The Interview Series: Marit Barentsen

An Interview With Marit Barentsen

When I started Daisy Yellow in 2008, I thought that it would be cool to interview artists. And so this is, I hope, the first of many artist interviews. I have 3-4 interviews lined up for the next several months. If you enjoy the interviews, please comment, ask questions of the interviewee {I'll coordinate the responses in the comments}, and let me know how I can improve the dialogs. It would be ever so lovely if you would link to this post from your blog if you think your readers would enjoy reading the interviews. All that would help a great deal. I'm working to customize the questions for each artist. 

In the age of e-books and digital publishing, Marit decided to start her own print magazine!


And this makes sense to me. I love to peruse art books and magazines. Next best to holding "the real thing" or the piece of art itself. Marit and her beloved live in Eindhoven, the Netherlands. Together they run a small graphic communication and design company. Marit's son is at University studying Artificial Intelligence.

Marit is an artist and writer full of creative energy, adept at experimenting with new techniques and exploring ideas. At her blog Marit’s Paper World you can learn of Marit's journey from scrapbooking to "art journal artist" as she combines art and writing.

So here we go! 

Tammy: So you started a magazine. That’s no small endeavor! What inspired you to start your own magazine?


To be honest: frustration! I had never thought of starting a magazine myself. I did dream of writing articles for a creative magazine though, so when I got the request from a Dutch Scrapbook magazine if I would be willing to become their regular writer I was overjoyed.


However, it soon appeared to me that the articles had to be written conform a fixed ‘template’ and instead of what I call articles it was descriptions to go with the shown scrapbooking lay outs. After a few months of writing, my head burst with ideas for additional articles (for example about art journaling) but they were not interested in that at all. In Europe, there is not one magazine that I know of that writes about a wider field of creating. The magazines stick to one topic (scrapbooking mostly). I looked at some of the US magazines, but the ones that I could lay my hands on (which isn’t always easy by the way, as they are not sold in the stores over here) did not bring the diversity that I had in mind either.

I kept on complaining about what creative magazines lacked (substantive articles, background information, interviews with artists). One day, when my son heard me grumble for the umpteenth time, he said: “Why don’t you do it yourself then?” It struck me right there. He was, of course, right. Why not? After all, my beloved and I run a business in graphical communication for years and we have all the knowledge and experience to be able to make and publish a magazine. We talked about it and my beloved got excited right away. We collected all the ideas I had about the content, made a plan, divided tasks, built a website, put up a call for writers (the ‘team’) and started.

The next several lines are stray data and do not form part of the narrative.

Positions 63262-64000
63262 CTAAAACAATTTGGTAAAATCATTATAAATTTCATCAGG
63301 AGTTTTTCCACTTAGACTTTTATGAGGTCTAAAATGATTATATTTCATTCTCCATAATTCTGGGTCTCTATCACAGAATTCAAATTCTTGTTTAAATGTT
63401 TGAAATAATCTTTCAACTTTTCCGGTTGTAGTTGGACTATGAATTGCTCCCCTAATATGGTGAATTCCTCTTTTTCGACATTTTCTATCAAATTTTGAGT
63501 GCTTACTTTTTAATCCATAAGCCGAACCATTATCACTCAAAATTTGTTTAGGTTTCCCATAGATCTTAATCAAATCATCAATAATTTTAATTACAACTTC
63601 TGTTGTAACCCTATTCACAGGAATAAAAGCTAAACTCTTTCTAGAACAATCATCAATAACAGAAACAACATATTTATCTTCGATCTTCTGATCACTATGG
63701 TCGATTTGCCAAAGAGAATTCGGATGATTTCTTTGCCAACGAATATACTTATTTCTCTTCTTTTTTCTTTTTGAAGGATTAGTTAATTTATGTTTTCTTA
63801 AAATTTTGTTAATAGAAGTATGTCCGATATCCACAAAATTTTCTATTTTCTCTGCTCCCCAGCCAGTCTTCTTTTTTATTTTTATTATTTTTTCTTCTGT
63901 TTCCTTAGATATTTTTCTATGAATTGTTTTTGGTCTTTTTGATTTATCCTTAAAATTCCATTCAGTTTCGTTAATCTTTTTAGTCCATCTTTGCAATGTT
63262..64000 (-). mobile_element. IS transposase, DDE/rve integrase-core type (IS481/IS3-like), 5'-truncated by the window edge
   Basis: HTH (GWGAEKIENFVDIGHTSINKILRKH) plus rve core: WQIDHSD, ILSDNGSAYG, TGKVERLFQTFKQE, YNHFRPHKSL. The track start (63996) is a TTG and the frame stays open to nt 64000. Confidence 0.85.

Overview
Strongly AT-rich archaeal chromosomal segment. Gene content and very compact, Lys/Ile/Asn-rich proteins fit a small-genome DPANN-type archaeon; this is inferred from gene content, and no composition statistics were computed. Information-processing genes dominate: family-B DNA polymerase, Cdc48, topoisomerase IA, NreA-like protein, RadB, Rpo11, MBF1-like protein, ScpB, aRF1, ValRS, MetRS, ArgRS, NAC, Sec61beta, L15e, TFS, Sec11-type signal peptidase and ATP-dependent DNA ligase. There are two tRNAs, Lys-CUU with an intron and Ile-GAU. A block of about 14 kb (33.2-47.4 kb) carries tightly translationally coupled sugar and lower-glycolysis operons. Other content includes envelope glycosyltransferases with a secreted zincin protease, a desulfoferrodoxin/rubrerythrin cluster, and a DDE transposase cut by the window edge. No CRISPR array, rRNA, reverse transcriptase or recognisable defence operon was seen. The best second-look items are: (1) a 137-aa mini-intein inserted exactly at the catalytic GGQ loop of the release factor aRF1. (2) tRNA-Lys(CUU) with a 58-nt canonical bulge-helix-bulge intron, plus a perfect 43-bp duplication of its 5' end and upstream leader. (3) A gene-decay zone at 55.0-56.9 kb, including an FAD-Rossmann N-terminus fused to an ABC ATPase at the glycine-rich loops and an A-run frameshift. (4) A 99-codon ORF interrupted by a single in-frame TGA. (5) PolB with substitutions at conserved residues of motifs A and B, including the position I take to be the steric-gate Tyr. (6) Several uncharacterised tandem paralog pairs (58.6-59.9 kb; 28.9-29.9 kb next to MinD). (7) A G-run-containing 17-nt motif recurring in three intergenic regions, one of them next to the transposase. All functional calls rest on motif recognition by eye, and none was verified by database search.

Issue #1 of FEATURING Magazine is available for purchase, and here's where you can submit art work to the magazine for consideration for a future issue!

Tammy: What were 3 surprising things you had to accomplish in order to start a magazine?


Hmm... because of our business (including technical skills and knowledge of design, experience with printing offices and so on) and the plan we made, I cannot think of one surprise that we bumped on to implementation-wise.

What DID surprise me though was, how difficult it is to explain to people who haven’t actually seen the magazine that FEATURING is a real, professional magazine, printed on thick and semi-glossy paper. My beloved and I publish it under our company umbrella. It is not a ‘personal zine’ filled with my own art or hobby. Of course I love working on the magazine as art and writing are my passions, but it is work nevertheless.


Also, most people seemed to think the FEATURING team is a ‘design team’ – like most magazines have. That is not the case here. The FEATURING team consists of, what we call, contributing editors. They bring in ideas, interview artists and write articles on all kinds of topics. Their main task is to write, not to design. For me that was obvious and it had not occured to me that this was not clear to everyone when we launched the magazine.

Oh wait, there is one surprising thing that I had to accomplish: due to my team – who are predominantly young members who told me the magazine couldn’t do without – I set up twitter and facebook accounts for FEATURING. I never even looked at twitter before so I also made a personal account just to practice ‘tweeting.’ It is something I thought I’d never do but I actually start to like twitter these days.

Tammy: What projects do you have in the works?


Some things that I’m working on now or are on my mind for later this year are: